Roman Business Associations

51 Pages Posted: 30 Jul 2014 Last revised: 8 Sep 2020

See all articles by Andreas Martin Fleckner

Andreas Martin Fleckner

Humboldt University of Berlin - Faculty of Law; Max Planck Institute for Comparative and International Private Law


There were no large capital associations in Ancient Rome, let alone business corporations with publicly traded shares. The high level of instability is one of the key explanations: under Roman law, it was virtually impossible to commit capital for the long term and finance capital-intensive enterprises. The societas was inevitably liquidated following numerous dissolution events. The peculium came to an end when the commonly held slave died. While the societas publicanorum developed into a more stable institution over time, during the same period, its business almost disappeared. How can a modern reader make sense of these facts as they emerge from the sources? The present chapter suggests that reservations in the social and political setting, rather than economic factors or oddities of Roman legal doctrine, caused business associations to remain small. This is an important lesson from history, both for the theory of the firm and for the role that law plays in it.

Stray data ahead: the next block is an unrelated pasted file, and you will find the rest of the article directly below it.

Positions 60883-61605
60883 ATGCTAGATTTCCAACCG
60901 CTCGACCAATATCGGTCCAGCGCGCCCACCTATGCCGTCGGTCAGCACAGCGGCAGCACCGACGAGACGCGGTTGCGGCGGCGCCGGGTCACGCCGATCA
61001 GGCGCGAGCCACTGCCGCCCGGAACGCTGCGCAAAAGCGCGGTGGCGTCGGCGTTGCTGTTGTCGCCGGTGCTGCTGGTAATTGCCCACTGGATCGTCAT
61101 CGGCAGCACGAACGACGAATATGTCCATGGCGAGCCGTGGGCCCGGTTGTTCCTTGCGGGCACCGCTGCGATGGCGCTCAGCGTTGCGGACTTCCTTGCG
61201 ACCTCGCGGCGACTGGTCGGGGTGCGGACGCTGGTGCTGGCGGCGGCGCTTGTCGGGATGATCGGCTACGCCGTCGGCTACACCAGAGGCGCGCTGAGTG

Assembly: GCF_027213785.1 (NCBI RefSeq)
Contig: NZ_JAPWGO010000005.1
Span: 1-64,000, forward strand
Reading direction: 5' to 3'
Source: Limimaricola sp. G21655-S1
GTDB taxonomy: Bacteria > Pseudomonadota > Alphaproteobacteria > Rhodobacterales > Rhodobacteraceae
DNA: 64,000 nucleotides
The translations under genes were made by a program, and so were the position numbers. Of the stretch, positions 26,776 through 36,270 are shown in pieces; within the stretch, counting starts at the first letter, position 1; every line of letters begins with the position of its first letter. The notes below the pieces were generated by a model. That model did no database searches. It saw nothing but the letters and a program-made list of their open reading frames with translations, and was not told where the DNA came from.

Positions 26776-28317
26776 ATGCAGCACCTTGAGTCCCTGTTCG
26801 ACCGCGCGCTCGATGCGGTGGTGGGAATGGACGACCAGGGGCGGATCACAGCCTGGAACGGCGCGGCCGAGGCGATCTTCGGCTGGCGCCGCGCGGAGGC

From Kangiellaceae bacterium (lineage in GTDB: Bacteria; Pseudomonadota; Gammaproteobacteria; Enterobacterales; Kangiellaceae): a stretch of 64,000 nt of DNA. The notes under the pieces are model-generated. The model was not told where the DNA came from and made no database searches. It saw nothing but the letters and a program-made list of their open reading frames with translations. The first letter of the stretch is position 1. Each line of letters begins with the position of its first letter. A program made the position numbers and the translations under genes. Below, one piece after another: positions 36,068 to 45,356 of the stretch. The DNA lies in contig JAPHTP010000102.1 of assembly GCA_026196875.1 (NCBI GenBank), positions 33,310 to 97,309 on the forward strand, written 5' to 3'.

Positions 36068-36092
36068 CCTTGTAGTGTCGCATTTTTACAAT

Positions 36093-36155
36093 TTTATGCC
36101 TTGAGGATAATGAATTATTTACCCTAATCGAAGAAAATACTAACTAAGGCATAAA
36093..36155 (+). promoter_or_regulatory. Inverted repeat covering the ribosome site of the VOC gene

Keywords: societas, societas publicanorum, peculium, theory of the firm, company law, corporate law, Roman law, dissolution, asset partitioning, entity shielding

JEL Classification: D23, K11, K12, K22, L22, N40

Suggested Citation

Fleckner, Andreas Martin, Roman Business Associations. Oxford University Press, Roman Law and Economics, vol. I, pp. 233–272, 2020, Working Paper of the Max Planck Institute for Tax Law and Public Finance No. 2015-10, Max Planck Private Law Research Paper No. 16/10, Available at SSRN:

Andreas Martin Fleckner (Contact Author)

Humboldt University of Berlin - Faculty of Law ( email )

Unter den Linden 6
Berlin, D-10099

Max Planck Institute for Comparative and International Private Law ( email )

Mittelweg 187
Hamburg, 20148

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